2:45p -3:15pCilium + BPF: Least Privilege Security on API Call Level for Microservices -- Thomas Graf, Covalent - - Security used to involve placing firewall appliances in the right place to protect the good from the evil. While software defined infrastructure has moved security functionality to every server, its principles haven’t changed much. Security is still based on IP addresses and port numbers. This effectiveness of this model has become questionable if the majority, if not all, of the network traffic is being sent over port 80 or 443. If a service makes an API call to another service, then all of the API surface has to be exposed to the calling service. This is against the security best practice of "principle of least privilege" and allows compromised services to make arbitrary API calls to other services. In this talk, we will walk through how the Cilium open source project leverages the kernel technology BPF to provide visibility into the API calls between services and how it can enforce security policies on application protocol level in a completely transparent manner.Scale Your Node Application, Skip the Infrastructure Matt Williams, Datadog - You don’t have to look far to find yet another article on scaling your NodeJS app to handle large numbers of users. But the techniques covered usually involve becoming an expert in deploying hardware or a guaranteed minimum outlay of cash to handle your expected load. But what if there were a way to scale almost infinitely without having to worry about the infrastructure to run any of it. Using platforms like AWS Lambda, Azure Functions, and IBM OpenWhisk, you can focus on providing scalable functionality in your NodeJS application without having to think about any of infrastructure details. In this session, Matt Williams will show you how to get started building a complex Node application on AWS Lambda from scratch. Starting with the standard CLI, we move to other frameworks like Node Lambda and Serverless to add more functionality to serve your users. We will consider some key architectural decisions that affect how the application is designed. And all the way along we look at ways to monitor the application to help find the bottlenecks. By the end of the session, you will be eager to start working on your next application on AWS LambdaDelivering Quality Code, Frequently Neil Manvar, Sauce Labs - - As web and mobile application software development increases in complexity, the frequency of testing is growing exponentially. This trend is leading to a competition between companies and their dev teams to see who can deliver the most quality product faster in today’s competitive business environment. Join Neil Manvar, Solutions Architect at Sauce Labs, as he outlines best practices for leveraging modern technologies to develop and test maintainable, quality code. Through his experiences, you will learn how to avoid change-related outages of your apps but adopting automated testing, continuous integration and open source tools.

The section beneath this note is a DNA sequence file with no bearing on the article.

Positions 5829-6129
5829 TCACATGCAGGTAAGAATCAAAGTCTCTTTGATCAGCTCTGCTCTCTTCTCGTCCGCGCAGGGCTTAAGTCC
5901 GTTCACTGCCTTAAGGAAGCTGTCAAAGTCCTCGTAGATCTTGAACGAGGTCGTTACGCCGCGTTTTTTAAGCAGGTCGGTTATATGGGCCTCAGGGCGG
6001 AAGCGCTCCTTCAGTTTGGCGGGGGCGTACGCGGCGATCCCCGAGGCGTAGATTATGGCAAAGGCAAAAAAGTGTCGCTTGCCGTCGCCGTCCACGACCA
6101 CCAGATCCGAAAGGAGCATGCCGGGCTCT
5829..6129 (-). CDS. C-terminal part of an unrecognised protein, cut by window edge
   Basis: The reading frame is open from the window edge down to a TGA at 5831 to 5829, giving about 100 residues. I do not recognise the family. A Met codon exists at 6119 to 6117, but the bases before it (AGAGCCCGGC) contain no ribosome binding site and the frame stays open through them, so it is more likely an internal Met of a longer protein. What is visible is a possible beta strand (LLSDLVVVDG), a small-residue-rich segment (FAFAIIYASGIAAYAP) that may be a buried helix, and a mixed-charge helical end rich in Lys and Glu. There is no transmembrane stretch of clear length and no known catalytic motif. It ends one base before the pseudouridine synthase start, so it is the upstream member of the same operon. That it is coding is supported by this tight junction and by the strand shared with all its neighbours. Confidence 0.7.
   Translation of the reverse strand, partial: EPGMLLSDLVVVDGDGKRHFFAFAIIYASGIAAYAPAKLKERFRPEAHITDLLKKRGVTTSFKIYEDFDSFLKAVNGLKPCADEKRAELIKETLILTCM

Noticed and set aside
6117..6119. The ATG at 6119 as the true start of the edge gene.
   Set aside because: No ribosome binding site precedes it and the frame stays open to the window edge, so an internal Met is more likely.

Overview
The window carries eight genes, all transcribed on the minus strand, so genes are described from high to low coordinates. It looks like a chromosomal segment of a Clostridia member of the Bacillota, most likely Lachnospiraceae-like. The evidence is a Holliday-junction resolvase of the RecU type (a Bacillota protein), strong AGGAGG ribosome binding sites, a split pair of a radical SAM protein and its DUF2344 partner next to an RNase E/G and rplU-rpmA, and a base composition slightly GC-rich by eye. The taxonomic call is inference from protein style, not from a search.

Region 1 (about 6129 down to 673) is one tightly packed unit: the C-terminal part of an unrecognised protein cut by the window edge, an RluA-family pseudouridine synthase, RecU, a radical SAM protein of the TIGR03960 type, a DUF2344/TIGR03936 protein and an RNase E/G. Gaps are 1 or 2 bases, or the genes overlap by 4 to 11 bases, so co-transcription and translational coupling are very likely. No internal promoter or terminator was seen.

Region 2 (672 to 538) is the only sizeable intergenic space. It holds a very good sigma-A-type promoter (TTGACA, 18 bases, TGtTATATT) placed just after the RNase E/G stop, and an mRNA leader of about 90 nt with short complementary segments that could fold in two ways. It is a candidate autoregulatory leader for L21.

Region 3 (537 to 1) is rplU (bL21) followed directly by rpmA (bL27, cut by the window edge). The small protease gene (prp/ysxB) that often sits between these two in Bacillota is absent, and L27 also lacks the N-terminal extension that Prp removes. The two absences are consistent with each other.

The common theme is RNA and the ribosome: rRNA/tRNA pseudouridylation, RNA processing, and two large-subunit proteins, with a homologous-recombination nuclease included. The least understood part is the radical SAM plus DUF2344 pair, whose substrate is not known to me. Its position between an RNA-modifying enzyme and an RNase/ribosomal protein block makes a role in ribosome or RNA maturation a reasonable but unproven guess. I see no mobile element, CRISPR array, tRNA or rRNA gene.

22
3:15p -3:30p
23
3:30p - 3:45pAfternoon Break
24
Afternoon Tracks and Workshops, Continued
25
Track 1: APIsTrack 2: From Bare Metal to ServerlessTrack 3: Testing, Monitoring and AnalyticsBreakout 4Breakout 5Breakout 6
26